I've had trich symptoms for eight years now, and it's never ever been about my head. I've had issues with a lot of other areas that I won't mention for triggering reasons.

    I've never sought professional help with my trich, but I think you definitely can. Treating my OCD has made it a lot better, though the two are not necessarily related. Here's a starting point:

    This sounds like it's caused you pain and difficulty, and I'm so sorry for that. I hope you can find some help or resolution. <3

  3. thank you. i have considered my compulsive checking as a form of ocd before (which i think i have had a form of before altho that's purely self diagnosis and i am not medically trained), and i have known about trich but not made the connection.

    my boyfriend hates that i do it as i often have scabs/spots on my chin caused by picking (at hairs that he sees don't exist, because they aren't long yet) and i have gone through electrolysis before - which made me feel much freer for while, but it doesn't prevent new ones growing, sadly. plus it doesn't remove my issues, which is making me pick.

    the first time i found about someone else who did similar to me, and to the same extent was in the Dar webcomic. i felt so relieved (and I am someone who knows about mental health issues). so to read about another real person again, is, well, overwhelming really.

    thank you for the link and reassurance. it means a lot.

  4. I (Faye) too have trich, but I don't pull at head hairs unless severely, severely stressed out. Usually... [trigger warning:]...

    I pick at my eyelashes and eyebrow hairs, as well as percieved long chin/neck hairs, toe hairs, etc - things that don't seem normal to me. Dermotillomania, the picking of skin, is an associated disorder: the urge to pick at scabs, pluck at skin for no reason, pick open pores or zits, etc etc etc.

    For me, I only pick at my skin (I fidget with the fat areas on my arm and pull the skin) when I'm stressed, but I pull at my eyelashes when I'm tired, mostly, and also when I'm stressed, or even just itchy - I've learned to pick my makeup very carefully to not trigger "clumpiness". actually must be pretty common. My roommate, my girlfriend and I all have either dermotillomania or trichotillomania or both to varying degrees. None of us are textbook examples, but it's definitely a daily annoyance. will probably tell you this, but although trich is harder to treat through medicines than other kinds of OCD-spectrum conditions, it's had success being treated with cognitive behavioral therapy.

    Let your boyfriend know this isn't something you're doing simply out of vanity or choice. Believe me, it's hard to stop and the support/understanding of a loved one is really important. And also, understand it within yourself. It's a coping mechanism, and it's (albeit not efficiently) trying to serve a purpose.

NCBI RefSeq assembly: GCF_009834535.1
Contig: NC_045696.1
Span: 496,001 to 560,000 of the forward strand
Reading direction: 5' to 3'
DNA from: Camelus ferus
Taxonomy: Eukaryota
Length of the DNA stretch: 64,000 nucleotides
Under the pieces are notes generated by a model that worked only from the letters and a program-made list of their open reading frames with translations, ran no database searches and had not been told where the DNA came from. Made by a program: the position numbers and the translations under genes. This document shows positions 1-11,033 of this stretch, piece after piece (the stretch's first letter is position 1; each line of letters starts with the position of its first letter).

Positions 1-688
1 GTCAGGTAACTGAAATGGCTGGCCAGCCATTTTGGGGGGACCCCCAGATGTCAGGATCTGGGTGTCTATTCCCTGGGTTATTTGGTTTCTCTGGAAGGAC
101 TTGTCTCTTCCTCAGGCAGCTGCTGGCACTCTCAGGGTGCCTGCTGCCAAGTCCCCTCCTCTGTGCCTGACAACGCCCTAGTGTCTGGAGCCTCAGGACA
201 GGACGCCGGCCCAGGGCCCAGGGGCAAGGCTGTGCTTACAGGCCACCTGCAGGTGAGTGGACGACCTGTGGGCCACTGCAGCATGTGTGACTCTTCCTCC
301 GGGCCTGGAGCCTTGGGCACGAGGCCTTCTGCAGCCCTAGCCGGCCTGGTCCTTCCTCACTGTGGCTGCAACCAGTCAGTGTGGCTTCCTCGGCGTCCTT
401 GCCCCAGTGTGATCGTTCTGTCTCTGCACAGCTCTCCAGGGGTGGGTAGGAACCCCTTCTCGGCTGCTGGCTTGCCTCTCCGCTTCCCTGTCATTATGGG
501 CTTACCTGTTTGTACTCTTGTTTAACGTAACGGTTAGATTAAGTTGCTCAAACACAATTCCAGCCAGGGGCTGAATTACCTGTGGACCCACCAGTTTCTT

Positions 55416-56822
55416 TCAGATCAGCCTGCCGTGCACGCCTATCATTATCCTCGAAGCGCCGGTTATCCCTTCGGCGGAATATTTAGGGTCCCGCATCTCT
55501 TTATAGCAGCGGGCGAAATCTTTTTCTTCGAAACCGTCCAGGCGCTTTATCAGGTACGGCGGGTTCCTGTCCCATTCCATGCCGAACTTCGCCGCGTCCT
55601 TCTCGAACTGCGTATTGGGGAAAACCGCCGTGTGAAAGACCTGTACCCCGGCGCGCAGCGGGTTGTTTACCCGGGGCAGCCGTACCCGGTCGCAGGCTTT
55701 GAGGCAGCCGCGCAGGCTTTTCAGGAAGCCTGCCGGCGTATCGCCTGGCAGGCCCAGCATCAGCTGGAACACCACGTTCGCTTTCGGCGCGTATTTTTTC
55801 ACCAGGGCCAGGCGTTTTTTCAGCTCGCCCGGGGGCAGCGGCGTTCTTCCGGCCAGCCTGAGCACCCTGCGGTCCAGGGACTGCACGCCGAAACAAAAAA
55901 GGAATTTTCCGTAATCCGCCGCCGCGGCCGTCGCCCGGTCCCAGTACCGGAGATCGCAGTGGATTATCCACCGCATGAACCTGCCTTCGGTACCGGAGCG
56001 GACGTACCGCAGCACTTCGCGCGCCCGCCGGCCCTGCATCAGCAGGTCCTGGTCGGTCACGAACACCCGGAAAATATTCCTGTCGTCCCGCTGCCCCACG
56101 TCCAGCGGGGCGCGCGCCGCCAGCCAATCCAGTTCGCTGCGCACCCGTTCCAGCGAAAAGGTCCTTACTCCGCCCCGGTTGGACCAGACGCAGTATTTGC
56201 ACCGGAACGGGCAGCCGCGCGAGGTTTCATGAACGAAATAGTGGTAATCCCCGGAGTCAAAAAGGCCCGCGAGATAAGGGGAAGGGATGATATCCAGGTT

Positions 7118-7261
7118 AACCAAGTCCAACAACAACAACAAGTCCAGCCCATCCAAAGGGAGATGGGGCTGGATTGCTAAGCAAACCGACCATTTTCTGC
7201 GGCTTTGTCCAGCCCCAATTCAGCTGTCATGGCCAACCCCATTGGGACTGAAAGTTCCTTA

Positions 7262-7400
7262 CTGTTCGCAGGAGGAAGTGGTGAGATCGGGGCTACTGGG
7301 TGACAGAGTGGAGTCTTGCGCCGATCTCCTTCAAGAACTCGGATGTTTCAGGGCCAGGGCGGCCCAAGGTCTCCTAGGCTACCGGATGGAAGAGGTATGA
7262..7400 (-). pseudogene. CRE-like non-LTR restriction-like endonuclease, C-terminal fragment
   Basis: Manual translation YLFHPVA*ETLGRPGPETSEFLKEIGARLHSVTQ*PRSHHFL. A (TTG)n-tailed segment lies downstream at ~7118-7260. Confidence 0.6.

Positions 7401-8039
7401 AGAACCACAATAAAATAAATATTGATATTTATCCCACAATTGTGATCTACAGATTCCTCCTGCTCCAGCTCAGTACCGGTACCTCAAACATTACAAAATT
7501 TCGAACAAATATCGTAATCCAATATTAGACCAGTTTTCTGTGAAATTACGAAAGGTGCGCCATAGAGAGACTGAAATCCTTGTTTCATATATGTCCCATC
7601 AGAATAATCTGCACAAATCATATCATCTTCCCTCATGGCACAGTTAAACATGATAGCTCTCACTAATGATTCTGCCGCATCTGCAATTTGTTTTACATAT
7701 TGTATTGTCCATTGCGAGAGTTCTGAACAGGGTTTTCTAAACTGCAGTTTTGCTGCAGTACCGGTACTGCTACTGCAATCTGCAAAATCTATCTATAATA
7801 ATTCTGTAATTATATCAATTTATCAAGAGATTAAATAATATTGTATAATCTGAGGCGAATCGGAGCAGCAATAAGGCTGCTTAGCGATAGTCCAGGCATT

Wow, this was a ramble. Best of luck!

  5. Heh. I'll chime in with others in that I didn't realize that trichotillomania was a disorder or that it had a name. I pluck hairs from my beard all the time, and it leaves very noticeable bald patches that people have commented on in the past. I also pull hairs from other places, and it's strangely satisfying/addictive. It's more of an issue when I'm stressed.

    For the most part, though, I don't find that it interferes with my life. As worst it's a little embarrassing (but since I have tourette's perhaps my standards for "embarrassing" are a bit different from other people).

    Anyway, I don't mean to derail, and my apologies if that is what I'm doing. It just struck me as an interesting discovery about myself. Thanks for the post.

  6. Not at all derailing and completely on topic, Cessen. Folks experience different degrees of trich and all are welcome to share their experiences with it. Thanks for sharing!

  7. @ everyone: thank you.

    @ cessen: most of the time I don't feel like it interferes with my life, or is a problem, because I am so used to doing it and can do it easily and discretely. Though I'd still like to stop doing it/being in thrall to it.

    Anyway, it becomes an issue when for whatever reason I can't do it (lack of tweezers, mirror, being on a train journey, in a meeting etc) or when I think about my history of mental (un)health and realise that i have quite probably replaced one coping/controlling strategy with another, and I really really resent that.

    Part of my flood of emotions and questions yesterday was that it hit me that I still have these coping mechanisms, and that must mean that I am not as 'normal' 'healthy' or 'happy' as I thought it was. Labels are funny things.

    Today I feel different and realise that having a diagnosis/experience/syndrome does not make me a bad person, or make me less healthy/happy/normal than the next person.
    Ah, the ups and downs and worries of being in my head...

    (Now I feel like i've turned your blog discussion into being all about me...sorry about that, but thank you for the revelations and support)

  8. Saranga, not at all. You comments are brave and totally relevant - thank you so much for sharing.